No doubt intent on putting a stop to SandForce's arguable supremacy among SSD controllers, Seagate and Samsung have apparently decided to pool their resources and create cross-license controller technologies for the next generation of solid state drives.
Seagate is already an expert in enterprise storage, even though it has, so far, focused on large-capacity hard drives, and Samsung is a leading developer of NAND.
Mostly, this pact will have them create a variety of enterprise storage solutions, no doubt building upon the former's manufacturing expertise and the latter's 30nm MLC NAND Flash memory chip technology.
Eventually, whatever controller is created will find its way into Seagate enterprise SSDs, though no specific time frame is given for this.
There has also been no hint as to what sort of performance parameters one can expect the upcoming solid state drives to meet.
"Seagate has long recognized that solid state technology has an important role to play in the comprehensive solutions the storage industry will deliver today and in the future, particularly in the enterprise market," said Steve Luczo, Seagate chairman, president and CEO.
"Today's agreement with Samsung will help us bring a compelling set of SSD innovations to the enterprise storage market, with benefits that range from enhanced performance, endurance and reliability to cost and capacity improvements,” Luczo added.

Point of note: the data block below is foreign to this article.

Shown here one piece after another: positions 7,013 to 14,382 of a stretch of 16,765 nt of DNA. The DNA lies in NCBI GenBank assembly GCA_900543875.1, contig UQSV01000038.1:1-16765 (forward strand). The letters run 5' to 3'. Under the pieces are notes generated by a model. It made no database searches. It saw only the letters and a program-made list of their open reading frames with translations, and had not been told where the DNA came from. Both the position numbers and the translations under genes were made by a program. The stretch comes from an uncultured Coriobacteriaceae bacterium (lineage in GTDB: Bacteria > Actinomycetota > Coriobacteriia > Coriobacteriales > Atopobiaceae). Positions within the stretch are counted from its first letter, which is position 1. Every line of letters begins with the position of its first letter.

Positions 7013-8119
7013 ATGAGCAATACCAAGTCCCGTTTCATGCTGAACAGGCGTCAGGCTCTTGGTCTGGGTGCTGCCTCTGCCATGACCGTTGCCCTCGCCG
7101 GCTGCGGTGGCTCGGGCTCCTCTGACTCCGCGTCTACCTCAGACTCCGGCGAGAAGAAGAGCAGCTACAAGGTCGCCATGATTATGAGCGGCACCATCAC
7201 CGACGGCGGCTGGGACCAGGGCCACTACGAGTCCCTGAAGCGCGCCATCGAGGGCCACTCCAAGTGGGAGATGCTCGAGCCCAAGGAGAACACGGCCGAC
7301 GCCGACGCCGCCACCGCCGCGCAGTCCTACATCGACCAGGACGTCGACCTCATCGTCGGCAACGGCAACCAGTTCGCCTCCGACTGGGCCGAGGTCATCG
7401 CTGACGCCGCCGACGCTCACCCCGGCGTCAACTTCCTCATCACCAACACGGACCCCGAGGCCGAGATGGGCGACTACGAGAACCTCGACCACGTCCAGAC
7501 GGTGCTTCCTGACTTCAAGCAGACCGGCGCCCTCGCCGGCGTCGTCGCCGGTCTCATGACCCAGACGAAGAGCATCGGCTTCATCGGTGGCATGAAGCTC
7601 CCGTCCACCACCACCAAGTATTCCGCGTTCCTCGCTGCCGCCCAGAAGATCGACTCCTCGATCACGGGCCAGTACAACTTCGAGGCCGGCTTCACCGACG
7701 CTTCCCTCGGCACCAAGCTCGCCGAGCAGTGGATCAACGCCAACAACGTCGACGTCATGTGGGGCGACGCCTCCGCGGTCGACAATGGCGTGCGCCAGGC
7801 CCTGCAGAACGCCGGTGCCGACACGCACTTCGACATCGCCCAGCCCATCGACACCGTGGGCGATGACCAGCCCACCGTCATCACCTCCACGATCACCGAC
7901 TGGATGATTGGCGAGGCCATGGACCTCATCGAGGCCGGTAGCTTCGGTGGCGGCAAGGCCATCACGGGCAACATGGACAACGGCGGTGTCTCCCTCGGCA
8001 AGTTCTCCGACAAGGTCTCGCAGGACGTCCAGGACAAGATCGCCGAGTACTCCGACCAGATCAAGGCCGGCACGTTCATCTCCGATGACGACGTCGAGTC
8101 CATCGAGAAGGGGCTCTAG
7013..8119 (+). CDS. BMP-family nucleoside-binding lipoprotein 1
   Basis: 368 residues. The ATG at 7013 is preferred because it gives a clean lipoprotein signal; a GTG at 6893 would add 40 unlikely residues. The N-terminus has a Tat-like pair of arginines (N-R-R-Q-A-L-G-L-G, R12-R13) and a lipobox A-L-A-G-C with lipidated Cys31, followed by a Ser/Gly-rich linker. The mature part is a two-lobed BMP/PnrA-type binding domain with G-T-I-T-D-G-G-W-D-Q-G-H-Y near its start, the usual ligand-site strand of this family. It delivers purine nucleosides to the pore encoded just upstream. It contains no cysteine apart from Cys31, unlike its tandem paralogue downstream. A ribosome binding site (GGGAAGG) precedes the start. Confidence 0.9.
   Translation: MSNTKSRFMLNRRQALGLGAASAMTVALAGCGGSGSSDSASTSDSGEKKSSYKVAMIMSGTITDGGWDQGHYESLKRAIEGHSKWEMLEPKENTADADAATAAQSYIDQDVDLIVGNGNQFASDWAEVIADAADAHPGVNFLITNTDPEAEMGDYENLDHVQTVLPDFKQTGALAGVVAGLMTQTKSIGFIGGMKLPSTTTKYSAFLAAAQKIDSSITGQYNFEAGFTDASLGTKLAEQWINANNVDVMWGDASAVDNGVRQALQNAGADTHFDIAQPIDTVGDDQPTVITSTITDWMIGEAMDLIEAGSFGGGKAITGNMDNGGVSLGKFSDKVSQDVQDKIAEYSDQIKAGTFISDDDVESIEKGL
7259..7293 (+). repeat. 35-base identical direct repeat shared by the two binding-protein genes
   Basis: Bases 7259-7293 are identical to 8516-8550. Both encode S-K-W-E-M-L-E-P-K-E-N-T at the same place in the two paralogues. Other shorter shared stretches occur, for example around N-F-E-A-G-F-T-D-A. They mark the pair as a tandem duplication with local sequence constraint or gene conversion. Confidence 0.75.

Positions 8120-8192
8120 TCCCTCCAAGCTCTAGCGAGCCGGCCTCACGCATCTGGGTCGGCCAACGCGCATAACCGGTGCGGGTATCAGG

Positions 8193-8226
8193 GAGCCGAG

“Overall, this agreement with Samsung strengthens our SSD solutions strategy, and positions Seagate well as global demand for storage continues on its strong growth path," Seagate's CEO finished.
"We are pleased to be jointly developing a high-performance SSD controller with Seagate for the enterprise storage market," said Dr. Changhyun Kim, senior vice president and Samsung Fellow, Memory product planning & application engineering, Semiconductor Business, Samsung Electronics.
"Our green memory solution is designed to enable more energy-efficient server applications, which is expected to increase the use of NAND-based SSD storage in enterprise applications," Kim concluded.